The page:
Microsoft dives into the future, unveils new augmented reality rig

Since the announcement of the Oculus Rift back in 2012, many companies began to implement and develop their own virtual-reality headsets to compete in the newly formed market.

On Jan. 21, 2015 Microsoft announced its own take on these products, the Microsoft HoloLens.

The HoloLens itself is built in the form of a large pair of sunglasses with an additional headband for putting it on properly. Like other products, its purpose is to indulge the user in a virtual surrounding, giving the impression of being in the game.

However, Microsoft made the headband to not actually use virtual-reality, instead the product uses augmented reality by projecting the “holograms” onto the HoloLens’ visor. This makes the viewer experience the holograms as if they were in the same room as them.

Microsoft stated the product as “bringing holograms to life in your environment where you can interact with digital content in relation to your real world, just as you do with physical objects.”

Powered by Windows 10, the HoloLens works by using two cameras for video recording and depth sensing, four microphones, and a variety of environment understanding components such as an accelerometer capable of measuring the speed of the user. Images are projected onto the translucent, tinted visor for the user to see.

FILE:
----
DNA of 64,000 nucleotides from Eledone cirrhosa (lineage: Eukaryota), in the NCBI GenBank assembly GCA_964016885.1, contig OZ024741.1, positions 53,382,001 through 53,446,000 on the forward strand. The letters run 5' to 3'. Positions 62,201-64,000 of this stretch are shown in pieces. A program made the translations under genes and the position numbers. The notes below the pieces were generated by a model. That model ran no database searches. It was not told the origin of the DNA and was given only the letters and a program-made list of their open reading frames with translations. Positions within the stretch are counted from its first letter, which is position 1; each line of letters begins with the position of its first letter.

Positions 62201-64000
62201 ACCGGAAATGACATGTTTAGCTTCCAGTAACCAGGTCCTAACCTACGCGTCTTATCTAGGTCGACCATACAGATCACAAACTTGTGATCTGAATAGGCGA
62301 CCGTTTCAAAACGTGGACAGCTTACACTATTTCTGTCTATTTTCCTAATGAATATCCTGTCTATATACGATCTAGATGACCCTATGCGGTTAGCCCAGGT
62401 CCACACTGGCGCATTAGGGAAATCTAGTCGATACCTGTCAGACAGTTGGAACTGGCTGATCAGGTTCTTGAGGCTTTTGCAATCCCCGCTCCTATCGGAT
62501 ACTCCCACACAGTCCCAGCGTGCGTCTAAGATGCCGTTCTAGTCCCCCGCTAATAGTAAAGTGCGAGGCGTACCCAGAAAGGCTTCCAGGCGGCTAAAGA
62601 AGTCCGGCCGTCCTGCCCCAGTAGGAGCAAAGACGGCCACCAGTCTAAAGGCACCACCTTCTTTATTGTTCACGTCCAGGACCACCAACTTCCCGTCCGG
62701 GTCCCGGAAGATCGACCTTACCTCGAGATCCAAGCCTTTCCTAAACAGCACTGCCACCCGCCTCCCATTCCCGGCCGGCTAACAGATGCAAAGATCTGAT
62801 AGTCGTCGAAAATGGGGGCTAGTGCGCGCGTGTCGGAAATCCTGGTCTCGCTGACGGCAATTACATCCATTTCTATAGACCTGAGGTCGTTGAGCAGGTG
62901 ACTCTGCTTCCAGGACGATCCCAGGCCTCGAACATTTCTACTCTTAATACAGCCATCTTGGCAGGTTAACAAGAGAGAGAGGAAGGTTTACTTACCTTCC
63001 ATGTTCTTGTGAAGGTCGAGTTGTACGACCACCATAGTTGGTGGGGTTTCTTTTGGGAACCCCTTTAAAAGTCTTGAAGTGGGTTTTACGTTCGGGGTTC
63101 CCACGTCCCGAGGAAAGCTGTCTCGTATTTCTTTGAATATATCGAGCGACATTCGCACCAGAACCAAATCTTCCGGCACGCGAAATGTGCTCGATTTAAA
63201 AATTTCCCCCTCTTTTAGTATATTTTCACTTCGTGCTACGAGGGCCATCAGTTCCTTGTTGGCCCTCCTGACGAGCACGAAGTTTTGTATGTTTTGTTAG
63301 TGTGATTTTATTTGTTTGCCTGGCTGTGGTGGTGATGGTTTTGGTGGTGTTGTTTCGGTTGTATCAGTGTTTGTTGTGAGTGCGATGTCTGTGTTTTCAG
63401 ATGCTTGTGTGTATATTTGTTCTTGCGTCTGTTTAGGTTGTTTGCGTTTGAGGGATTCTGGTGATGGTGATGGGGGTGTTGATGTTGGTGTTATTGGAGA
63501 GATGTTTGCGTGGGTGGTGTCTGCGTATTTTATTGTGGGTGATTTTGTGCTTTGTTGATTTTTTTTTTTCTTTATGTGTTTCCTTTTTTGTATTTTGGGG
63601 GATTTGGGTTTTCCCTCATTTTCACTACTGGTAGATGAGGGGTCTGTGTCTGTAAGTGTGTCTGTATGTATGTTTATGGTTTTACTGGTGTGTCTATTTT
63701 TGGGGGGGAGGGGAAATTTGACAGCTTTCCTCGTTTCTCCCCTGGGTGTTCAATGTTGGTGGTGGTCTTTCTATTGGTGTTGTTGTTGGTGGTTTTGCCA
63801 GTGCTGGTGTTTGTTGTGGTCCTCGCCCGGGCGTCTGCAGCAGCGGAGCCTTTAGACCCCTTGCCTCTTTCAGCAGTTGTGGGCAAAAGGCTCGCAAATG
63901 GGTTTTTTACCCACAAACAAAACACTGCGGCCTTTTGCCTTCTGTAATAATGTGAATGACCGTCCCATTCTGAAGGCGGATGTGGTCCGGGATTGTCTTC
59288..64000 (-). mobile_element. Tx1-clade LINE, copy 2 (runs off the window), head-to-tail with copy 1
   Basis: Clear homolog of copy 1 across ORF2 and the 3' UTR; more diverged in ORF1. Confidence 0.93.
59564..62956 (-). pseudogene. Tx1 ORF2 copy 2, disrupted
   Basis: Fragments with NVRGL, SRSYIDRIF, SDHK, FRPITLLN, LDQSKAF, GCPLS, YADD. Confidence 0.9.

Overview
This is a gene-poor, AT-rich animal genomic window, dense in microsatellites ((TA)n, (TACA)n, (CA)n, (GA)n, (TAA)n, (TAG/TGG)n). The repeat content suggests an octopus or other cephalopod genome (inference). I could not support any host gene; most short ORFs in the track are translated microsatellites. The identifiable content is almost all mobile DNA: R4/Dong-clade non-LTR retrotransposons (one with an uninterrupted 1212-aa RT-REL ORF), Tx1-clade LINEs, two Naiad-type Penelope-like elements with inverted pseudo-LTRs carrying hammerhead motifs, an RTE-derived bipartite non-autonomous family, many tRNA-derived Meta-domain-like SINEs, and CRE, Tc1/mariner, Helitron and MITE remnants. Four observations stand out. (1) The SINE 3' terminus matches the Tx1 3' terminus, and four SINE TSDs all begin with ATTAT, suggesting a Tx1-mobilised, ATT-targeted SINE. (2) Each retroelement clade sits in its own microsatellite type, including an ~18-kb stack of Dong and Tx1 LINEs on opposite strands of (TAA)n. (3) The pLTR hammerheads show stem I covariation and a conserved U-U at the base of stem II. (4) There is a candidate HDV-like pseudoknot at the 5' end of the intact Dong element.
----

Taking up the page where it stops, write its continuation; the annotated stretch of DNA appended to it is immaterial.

The company described this headset as “the most advanced holographic computer the world has ever seen.” Although the controller is designed to be the user’s hands, the product allows for a Bluetooth connection to pair it with a “clicker” which is a thumb sized device made for scrolling and selecting. The lens will also support a Wi-Fi connection, as well as an app that allows others to see what the user is currently seeing in the headset.

Microsoft has announced that it will be putting a developer version of the product for sale on March 30 starting at $3,000.

The battery life on the HoloLens is set to be five and a half hours for light use and two and a half under heavy use. It will also be compatible with Xbox controllers.

Another feature that is currently being researched and possibly implemented is what the company is calling “Holoportation”. This feature allows the user to see another HoloLens user in a skype like manner but with the added bonus that the other person is projected as a full “­Star Wars like” hologram.

Microsoft has yet to reveal information on the general availability of the product to the public, but it is expected that it will be a while until the company finishes tweaking the headset and pricing for the HoloLens drops.